The BoJ left its interest rates unchanged last week but made changes that continue to signal the possibility of easing down the road.  Positive market sentiment has helped USDJPY move up to levels not seen since early August.  Eventually USDJPY gave up those gains on headlines questioning the prospects of a long term US-China trade deal.  This, in a nutshell, illustrates the concern with the market’s current direction.  Certainly the developments on US-China trade and Brexit are positive but, in the end, they are sentiment factors and still remain unresolved.  Additionally, structural issues remain and without exiting tariffs rolled back, it’s hard to see global growth staging a sustained recovery.   


The BoC surprised markets last week by delivering a dovish hold.  The bank downgraded its domestic forecast and discussed insurance cuts for the first time.  Given this, the bank still remains hesitant to take near term action.  With this dovish shift, incoming economic data takes on increased importance.  Expect continued range trading.


The yuan has continued to strengthen due to increased hopes for a finalization of the Phase 1 deal between the US and China.  While headlines remain positive on Phase 1, a Phase 2 deal will be much more difficult to achieve.  China’s economy continues to be weak and existing tariffs are still high.  As such expect the CNY to continue to be pressured with China aiming for currency stability as talks continue.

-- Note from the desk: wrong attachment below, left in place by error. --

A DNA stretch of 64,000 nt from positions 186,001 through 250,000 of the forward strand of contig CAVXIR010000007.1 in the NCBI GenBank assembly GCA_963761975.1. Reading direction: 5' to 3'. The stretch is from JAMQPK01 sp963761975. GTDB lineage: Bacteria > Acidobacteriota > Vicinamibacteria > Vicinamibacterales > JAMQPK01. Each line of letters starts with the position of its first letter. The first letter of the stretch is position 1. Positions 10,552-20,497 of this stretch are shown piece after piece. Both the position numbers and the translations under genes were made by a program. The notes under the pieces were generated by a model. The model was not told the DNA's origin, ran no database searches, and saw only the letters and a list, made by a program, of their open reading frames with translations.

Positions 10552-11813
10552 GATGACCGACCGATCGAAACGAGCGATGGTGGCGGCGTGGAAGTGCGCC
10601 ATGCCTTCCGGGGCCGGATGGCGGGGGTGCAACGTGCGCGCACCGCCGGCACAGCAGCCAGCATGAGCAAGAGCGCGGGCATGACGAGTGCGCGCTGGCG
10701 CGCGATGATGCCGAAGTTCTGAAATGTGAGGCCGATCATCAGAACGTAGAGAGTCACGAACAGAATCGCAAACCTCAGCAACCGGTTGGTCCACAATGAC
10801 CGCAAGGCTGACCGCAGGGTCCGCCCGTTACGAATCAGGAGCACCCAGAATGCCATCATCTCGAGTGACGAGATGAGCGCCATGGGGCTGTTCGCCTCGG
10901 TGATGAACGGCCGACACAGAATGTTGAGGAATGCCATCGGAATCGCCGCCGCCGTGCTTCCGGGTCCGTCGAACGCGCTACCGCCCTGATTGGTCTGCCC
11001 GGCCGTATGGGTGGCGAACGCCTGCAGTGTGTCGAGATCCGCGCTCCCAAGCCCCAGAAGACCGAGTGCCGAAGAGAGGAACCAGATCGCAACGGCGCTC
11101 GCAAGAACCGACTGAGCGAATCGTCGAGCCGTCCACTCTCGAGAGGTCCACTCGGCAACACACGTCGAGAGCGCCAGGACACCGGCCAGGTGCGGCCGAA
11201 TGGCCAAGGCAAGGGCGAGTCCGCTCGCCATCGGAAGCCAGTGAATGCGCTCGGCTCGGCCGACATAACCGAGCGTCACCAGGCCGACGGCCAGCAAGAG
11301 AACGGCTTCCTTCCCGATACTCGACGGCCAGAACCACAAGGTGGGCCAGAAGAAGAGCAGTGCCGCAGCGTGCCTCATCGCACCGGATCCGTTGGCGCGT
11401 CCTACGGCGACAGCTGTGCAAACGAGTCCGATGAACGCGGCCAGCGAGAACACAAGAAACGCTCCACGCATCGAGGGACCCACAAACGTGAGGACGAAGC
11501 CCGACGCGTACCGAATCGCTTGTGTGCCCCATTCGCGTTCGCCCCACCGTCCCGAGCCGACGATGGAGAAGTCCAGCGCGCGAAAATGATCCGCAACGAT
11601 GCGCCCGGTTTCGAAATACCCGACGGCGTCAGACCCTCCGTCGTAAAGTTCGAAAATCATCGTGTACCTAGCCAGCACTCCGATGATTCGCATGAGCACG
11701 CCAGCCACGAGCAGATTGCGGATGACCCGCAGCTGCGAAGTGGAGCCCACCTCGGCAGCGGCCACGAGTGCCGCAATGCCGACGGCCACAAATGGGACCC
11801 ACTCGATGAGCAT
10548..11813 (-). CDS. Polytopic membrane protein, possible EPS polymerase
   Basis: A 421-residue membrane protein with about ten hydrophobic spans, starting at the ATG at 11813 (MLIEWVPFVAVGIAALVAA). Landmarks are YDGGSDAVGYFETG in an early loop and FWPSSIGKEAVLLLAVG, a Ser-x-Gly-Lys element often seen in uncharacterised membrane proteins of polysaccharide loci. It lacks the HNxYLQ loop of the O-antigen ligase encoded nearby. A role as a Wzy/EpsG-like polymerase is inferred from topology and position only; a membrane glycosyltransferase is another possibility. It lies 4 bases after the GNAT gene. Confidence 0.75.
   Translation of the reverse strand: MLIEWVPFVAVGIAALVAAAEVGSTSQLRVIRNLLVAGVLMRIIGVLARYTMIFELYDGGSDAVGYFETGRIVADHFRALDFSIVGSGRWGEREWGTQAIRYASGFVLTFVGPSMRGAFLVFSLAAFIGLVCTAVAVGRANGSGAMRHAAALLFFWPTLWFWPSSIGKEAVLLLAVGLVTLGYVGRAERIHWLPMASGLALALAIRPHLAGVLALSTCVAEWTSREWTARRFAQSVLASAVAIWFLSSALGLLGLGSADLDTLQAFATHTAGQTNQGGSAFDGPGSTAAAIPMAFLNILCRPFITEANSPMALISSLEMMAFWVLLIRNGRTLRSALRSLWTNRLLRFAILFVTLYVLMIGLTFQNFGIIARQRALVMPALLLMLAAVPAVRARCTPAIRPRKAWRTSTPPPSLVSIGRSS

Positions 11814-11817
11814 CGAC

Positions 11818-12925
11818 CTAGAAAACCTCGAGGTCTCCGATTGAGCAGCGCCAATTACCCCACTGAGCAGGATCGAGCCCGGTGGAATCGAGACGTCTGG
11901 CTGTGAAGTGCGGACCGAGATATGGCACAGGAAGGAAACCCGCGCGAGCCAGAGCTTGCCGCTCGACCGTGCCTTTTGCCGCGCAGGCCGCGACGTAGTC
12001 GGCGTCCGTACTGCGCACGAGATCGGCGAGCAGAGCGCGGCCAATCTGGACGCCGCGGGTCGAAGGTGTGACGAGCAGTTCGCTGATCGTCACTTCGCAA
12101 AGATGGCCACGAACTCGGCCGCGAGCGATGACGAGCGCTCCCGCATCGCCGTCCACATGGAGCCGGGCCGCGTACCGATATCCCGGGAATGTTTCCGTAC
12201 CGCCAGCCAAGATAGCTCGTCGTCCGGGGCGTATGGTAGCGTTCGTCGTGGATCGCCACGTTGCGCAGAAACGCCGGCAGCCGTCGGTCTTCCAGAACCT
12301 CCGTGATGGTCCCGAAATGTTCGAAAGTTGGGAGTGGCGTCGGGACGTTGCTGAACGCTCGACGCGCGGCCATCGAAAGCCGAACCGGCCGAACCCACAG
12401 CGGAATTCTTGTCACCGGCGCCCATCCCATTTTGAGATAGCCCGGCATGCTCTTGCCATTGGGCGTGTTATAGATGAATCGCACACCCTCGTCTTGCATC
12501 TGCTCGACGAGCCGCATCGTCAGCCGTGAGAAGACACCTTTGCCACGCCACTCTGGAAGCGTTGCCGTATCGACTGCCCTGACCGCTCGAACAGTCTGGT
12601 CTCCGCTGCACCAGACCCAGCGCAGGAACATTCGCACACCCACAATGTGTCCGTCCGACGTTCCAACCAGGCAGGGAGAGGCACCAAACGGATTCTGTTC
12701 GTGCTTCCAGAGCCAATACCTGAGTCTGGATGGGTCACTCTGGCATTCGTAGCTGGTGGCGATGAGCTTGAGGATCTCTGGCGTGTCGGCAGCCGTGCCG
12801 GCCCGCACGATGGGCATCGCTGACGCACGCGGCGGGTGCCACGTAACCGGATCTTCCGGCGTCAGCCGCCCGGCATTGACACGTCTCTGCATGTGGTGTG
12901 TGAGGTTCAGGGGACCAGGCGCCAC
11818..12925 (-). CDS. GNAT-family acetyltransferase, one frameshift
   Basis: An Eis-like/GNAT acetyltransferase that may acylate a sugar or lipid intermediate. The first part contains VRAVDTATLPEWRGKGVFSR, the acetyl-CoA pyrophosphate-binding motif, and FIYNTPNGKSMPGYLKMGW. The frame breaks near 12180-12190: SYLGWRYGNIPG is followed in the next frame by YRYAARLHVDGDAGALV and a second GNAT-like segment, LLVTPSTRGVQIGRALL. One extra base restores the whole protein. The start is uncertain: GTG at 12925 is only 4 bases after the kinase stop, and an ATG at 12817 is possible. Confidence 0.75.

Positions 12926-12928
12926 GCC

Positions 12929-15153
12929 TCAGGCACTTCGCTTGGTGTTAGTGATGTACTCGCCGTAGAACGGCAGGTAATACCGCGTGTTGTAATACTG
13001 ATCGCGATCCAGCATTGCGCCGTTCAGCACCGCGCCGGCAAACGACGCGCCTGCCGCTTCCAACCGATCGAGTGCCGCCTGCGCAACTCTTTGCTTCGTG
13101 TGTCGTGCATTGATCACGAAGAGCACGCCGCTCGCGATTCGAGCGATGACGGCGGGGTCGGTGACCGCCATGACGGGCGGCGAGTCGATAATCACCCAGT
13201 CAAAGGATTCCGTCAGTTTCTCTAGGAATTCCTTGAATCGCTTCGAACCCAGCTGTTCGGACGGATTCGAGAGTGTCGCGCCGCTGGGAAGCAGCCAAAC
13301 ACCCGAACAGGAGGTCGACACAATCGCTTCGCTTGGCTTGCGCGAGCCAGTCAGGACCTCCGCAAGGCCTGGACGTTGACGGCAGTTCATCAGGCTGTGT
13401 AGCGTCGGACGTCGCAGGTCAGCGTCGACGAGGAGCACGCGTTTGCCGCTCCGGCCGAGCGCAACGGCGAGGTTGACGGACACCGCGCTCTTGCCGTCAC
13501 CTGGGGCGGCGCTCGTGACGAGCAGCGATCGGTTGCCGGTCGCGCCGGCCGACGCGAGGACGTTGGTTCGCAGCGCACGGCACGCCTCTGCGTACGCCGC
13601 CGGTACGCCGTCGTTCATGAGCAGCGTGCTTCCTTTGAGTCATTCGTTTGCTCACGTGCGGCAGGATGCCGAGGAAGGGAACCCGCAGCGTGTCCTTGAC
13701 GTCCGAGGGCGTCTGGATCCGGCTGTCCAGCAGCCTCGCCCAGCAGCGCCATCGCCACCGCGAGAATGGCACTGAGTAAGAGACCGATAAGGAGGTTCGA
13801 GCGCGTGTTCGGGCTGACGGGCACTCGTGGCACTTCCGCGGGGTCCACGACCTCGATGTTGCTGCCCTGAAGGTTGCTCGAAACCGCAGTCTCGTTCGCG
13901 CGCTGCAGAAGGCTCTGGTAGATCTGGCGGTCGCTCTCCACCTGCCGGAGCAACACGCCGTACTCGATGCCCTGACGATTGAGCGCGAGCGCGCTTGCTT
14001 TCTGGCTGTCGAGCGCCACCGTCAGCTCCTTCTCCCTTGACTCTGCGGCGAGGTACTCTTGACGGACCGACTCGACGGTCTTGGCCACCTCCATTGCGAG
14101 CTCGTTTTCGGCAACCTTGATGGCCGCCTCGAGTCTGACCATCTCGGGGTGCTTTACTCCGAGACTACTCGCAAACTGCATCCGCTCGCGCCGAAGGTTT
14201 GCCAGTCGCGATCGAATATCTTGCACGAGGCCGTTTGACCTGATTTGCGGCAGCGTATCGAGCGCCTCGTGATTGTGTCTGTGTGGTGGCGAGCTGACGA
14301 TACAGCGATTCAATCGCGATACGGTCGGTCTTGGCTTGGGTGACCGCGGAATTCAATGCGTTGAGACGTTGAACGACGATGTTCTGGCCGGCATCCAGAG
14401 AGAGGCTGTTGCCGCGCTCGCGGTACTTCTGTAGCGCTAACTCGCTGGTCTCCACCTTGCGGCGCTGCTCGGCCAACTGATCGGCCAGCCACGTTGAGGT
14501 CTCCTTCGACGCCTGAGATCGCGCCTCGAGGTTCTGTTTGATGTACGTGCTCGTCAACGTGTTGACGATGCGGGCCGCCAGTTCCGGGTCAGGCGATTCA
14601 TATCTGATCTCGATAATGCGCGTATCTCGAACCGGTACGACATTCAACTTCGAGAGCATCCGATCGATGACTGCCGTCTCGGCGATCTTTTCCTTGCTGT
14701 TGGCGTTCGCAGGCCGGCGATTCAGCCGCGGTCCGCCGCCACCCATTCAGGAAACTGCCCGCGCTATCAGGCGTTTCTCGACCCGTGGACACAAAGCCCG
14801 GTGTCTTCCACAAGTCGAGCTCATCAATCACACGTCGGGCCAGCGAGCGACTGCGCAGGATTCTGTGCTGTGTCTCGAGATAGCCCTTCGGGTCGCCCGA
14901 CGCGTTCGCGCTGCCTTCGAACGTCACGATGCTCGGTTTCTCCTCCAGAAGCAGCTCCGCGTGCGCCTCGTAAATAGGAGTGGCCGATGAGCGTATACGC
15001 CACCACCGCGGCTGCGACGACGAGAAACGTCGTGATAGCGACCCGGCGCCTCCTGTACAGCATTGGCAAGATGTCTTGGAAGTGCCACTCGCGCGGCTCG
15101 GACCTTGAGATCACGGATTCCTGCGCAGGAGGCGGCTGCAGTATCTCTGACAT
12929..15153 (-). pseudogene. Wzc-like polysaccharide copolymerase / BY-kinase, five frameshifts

The AUD finally moved above .69 on the interbank market as currencies exposed to international trade have been supported by positive trade developments.  However, as previously discussed, the AUD is vulnerable to a market rethink of the positive news that has pushed risk assets higher. Neither Brexit nor US-China trade are set to be resolve in the near term and, with regards to US-China trade, lack substance.  Without a rollback in existing tariffs, it’s hard to see a recovery in global growth and the AUD continuing to stay at these levels.   


11/4 Australia Expectations for rates to be unchanged at 0.75%
11/6 Poland Expectations for rates to be unchanged at 2.00%
11/7 United Kingdom Expectations for rates to be unchanged at 0.75%
11/7 Czech Republic Expectations for rates to be unchanged at 2.00%


United States and Canada

11/4 Factory Orders Expectations for a decline of 0.4% following a -0.1% print
11/5 Trade Balance Expectations for an improvement in the trade deficit
11/8 Michigan Sentiment Expectations for a gain from 95.5 to 96.0
11/5 Canadian Trade Rep. Expectations for a smaller trade deficit
11/8 Canadian Jobs Rep. Expectations for a small gain after a large gain in Sept.


11/5 German Factory Ords. Expectations for a gain of 0.1% following a -0.6% print
11/6 German Indust. Prod. Expectations for a decline of 0.3% after a gain of 0.3%

Asia/Japan, and New Zealand 

11/7 Chinese Trade Report Expectations for another large trade surplus
11/8 Chinese Inflation Data Expectations for CPI to rise to 3.2%; PPI to decline 1.5%
11/6 Aussie Trade Report Expectations for a smaller trade surplus
11/5 New Zealand Jobs Expectations for the UR to rise from 3.9% to 4.1%